Wednesday, March 21, 2007

Perspectives on Ideas. March 21, 2007.

221 It [Christmas dinner] is an annual gathering of all the accessible members of the family, young or old, rich or poor; and all the children look forward to it, for two months beforehand, in a fever of anticipation; formerly it was held at grandpapa’s; but grandpapa is getting old, and grandmama is getting old too, and rather infirm, they have given up house-keeping, and domesticated themselves with Uncle George, so the party always takes place at Uncle George’s house, but grandmama sends in most of the good things, and grandpapa always will toddle down, all the way to Newgate Market to buy the turkey, which he engages a porter to bring home behind him in triumph, always insisting on the man’s being rewarded with a glass of spirits, over and above his hire, to drink “a merry Christmas and a happy new year to Aunt George.” Dickens, Sketches by Boz.

134 The agency’s (CIA) continuing problem is that a big part of its mission runs counter to the best of American ideals. Bradley, Time Present, Time Past.

512 [Lyndon] Johnson to John McCone of the CIA: “I thought you guys had people everywhere, that you knew everything, and now you don’t even know anything about a raggedy-ass little fourth-rate country.” Halberstam, The Best and the Brightest

299 Thus do all things preach the indifferency of circumstances. Emerson, Compensation.

47 [London]: The last drunken man, who shall find his way home before sunlight, has just staggered heavily along, roaring out the burden of the drinking song of the previous night: the last houseless vagrant whom penury and police have left in the streets, has coiled up his chilly limbs in some paved corner, to dream of food and warmth. Dickens, Sketches by Boz.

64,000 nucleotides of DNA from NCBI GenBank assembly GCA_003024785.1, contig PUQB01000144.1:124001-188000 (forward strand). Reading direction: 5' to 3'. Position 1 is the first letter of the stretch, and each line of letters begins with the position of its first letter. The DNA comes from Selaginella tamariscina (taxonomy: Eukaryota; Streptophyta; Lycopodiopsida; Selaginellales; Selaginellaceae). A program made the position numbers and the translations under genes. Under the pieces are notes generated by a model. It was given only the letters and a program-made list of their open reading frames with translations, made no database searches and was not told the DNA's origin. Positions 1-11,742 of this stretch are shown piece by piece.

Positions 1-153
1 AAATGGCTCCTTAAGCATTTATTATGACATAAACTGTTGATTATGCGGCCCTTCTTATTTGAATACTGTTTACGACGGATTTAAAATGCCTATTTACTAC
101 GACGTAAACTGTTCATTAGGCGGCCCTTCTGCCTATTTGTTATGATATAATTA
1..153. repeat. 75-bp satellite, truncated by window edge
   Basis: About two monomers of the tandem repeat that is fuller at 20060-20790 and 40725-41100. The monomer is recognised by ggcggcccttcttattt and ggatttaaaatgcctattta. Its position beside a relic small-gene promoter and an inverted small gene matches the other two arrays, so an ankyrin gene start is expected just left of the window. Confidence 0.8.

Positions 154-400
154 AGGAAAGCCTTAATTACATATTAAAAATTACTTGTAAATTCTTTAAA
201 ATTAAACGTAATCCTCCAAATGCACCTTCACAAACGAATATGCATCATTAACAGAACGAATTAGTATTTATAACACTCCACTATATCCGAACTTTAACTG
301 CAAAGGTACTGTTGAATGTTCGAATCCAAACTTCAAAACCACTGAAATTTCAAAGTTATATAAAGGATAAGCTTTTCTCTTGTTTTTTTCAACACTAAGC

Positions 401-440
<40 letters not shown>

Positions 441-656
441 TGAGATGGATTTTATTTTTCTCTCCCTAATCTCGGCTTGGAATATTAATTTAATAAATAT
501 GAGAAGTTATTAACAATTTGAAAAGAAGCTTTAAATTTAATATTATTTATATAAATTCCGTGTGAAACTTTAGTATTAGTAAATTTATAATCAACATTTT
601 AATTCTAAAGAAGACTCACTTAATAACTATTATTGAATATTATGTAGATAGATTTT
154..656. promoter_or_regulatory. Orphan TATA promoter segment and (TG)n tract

71 [London]: In addition to the numerous groups who are idling about the gin-shops and squabbling in the center of the road, every post in the open space has its occupant, who leans against it for hours, with listless perseverance…one class of men in London appear to have no enjoyment beyond leaning against posts…idea of a man dressing himself in his best clothes to lean against a post all day. Dickens, Sketches by Boz.

72 Now anybody who passed through the Dials on a hot summer’s evening, and saw the different women of the house gossiping on the steps would be apt to think that all was harmony among them…Alas! the man in the shop ill-treats his family; the carpet-beater extends his professional pursuits to his wife; the one-pair front has an undying feud with the two-pair front, in consequence of the two-pair front persisting in dancing over his (the one-pair front’s) head, when he and his family have retired for the night; the two-pair back will interfere with the front kitchen’s children; the Irishman comes home drunk every other night, and attacks everybody; and the one-pair back screams at everything…animosities spring up between floor and floor…Mrs. A. “smacks” Mrs. B’s child for “making faces”; Mrs. B. forthwith throws cold water over Mrs. A’s child for “calling names.” Dickens, Sketches by Boz.

607 JFK: …to take people already confused by broken homes, overcrowded schools, hostile communities and fill them with such desperate resentment that, to affirm their own impalpable identities, they could not stop short of violence and murder. Schlesinger, A Thousand Days

69 The city seen from the Queensboro Bridge is always the city seen for the first time, in its first wild promise of all the mystery and the beauty in the world. Fitzgerald, The Great Gatsby.

261 Johnson on London: It is not in the…buildings, but in the multiplicity of human habitations which are crowded together, that the wonderful immensity of London consists. Boswell, Life of Johnson, Vol. 1.

261 Johnson on London: But the intellectual…is struck with it [London], as comprehending the whole of human life in all its variety, the contemplation of which is inexhaustible. Boswell, Life of Johnson, Vol. 1.

57 At the enchanted metropolitan twilight I felt a haunting loneliness sometimes, and felt it in others—poor young clerks who loitered in front of windows waiting until it was time for a solitary restaurant dinner—young clerks in the dusk, wasting the most poignant moments of night and life. Fitzgerald, The Great Gatsby.

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